Though every child’s development is unique and complex, we know that this age is critical to future learning. The opportunities to learn at a child’s own pace is so important. Children develop from birth through a generally predictable sequence of steps or milestones, but they don’t all proceed at the same time. As you can imagine, the relationship between the child’s teacher and parent speaks volumes because those closest to a child, with good listening and observation skills, can really make a difference in how much learning is going on.
One of the most critical times in a child’s life is the learning that happens when he/she is four years old. That’s why Virginia has spent a great deal of concentration on guidelines and tools such as the Virginia’s Foundation Blocks for Early Learning.
When it comes to learning, four-year-old children are developing greater self-control and ingenuity. Their pretend play is more complex and imaginative and can be sustained for longer periods. Four-year-olds want to try new experiences. They also want to be more self-reliant and seek to expand the areas of their lives where they can be independent decision-makers. Developing literacy skills at this point sets the pace for reading, speaking, writing, listening, and interacting for preparation for kindergarten success. Here is the list of some of the guidelines in the Literacy Block recommended in Virginia’s Block for Early Learning for four-year-olds.
• Activates engagement through book reading that is expressive, frequent, interactive, and which represents a variety of cultures and perspectives.
• Uses poems, chants, rhymes, and repetition books that feature both fact and fiction to enhance children’s imagination and engagement.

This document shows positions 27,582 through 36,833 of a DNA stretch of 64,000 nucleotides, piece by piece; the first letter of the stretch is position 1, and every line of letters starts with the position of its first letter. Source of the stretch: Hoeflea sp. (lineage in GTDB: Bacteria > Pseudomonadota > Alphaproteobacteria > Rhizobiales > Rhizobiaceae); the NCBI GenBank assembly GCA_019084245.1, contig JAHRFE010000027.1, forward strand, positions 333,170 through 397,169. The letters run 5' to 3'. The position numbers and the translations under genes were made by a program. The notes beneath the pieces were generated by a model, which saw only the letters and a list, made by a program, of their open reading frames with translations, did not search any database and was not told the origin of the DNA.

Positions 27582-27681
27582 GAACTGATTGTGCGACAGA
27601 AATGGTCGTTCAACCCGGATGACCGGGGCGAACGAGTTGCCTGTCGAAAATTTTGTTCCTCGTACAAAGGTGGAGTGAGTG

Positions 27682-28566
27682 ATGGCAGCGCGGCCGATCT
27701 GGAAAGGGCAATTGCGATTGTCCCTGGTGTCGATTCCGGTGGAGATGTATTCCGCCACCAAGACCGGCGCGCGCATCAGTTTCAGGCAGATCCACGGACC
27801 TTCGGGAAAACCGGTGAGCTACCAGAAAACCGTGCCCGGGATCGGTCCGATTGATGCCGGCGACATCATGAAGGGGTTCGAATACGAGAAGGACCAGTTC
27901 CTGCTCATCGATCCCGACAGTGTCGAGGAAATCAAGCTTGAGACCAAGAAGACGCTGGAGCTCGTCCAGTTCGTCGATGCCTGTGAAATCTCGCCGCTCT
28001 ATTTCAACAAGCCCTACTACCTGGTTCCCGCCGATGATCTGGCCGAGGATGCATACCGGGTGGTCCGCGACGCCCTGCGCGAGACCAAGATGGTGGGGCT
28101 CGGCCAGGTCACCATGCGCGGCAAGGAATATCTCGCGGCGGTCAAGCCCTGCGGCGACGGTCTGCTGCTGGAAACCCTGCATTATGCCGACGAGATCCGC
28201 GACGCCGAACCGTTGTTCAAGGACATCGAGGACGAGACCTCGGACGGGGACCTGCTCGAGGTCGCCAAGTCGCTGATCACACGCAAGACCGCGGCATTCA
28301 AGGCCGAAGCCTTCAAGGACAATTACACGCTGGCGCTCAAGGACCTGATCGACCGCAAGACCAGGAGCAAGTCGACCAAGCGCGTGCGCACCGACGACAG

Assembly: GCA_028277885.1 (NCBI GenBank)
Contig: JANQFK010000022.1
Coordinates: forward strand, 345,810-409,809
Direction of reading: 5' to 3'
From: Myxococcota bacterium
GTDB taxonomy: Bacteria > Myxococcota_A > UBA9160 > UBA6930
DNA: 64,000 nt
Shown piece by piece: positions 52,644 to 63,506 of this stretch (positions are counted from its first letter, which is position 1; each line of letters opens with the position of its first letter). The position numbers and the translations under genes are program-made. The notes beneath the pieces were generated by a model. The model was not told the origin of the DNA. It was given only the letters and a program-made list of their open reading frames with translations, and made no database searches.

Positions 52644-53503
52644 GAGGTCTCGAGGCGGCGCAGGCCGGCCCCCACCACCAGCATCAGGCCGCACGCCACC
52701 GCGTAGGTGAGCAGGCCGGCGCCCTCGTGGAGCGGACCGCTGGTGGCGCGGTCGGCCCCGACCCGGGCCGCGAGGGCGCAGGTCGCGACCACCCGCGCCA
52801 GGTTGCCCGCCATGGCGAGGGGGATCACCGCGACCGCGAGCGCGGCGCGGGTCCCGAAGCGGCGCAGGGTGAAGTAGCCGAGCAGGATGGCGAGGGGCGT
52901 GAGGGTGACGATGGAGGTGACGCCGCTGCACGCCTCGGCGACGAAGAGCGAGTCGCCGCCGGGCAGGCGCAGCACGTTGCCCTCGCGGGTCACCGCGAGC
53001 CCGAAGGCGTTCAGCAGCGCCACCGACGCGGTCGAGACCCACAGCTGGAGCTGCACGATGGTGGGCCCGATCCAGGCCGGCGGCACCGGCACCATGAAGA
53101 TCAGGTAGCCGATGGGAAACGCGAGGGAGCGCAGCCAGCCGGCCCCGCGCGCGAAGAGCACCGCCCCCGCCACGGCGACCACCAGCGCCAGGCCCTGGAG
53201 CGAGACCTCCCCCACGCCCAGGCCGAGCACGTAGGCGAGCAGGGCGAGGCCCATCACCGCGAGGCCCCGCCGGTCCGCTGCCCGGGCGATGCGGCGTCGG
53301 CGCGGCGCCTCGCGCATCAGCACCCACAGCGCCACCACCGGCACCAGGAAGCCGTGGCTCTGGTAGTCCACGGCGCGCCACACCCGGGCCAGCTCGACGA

• Promotes concept development through enriched language and activates meaningful conversation through “when, where, how, and why” questions.
• Extends understanding by encouraging children to describe feelings, explain ideas, compare events, and apply new vocabulary/knowledge to past and present experiences.
With technology at our hip, how easy is it to miss opportunities to engage in literacy skills with children? Have you noticed that children seem to stop pretending early these days? It is important for children to play because that is how they learn, explore their feelings and interact with others. Using props is an excellent way to bring children into the lives of characters and stories. Putting aside the cell phone to really listen to children, with eye contact of course, can make such a difference in promoting meaningful interactions, asking children questions. At Ida Barbour, we know our day-to-day activities allow our four-year-olds to communicate. No matter how busy the day may seem, we create opportunities for four-year-olds to engage in new experiences that promote literacy.
If you would like more information on the Virginia Foundation for Early Learning or other resources, visit http://www.doe.virginia.gov/instruction/early_childhood/ .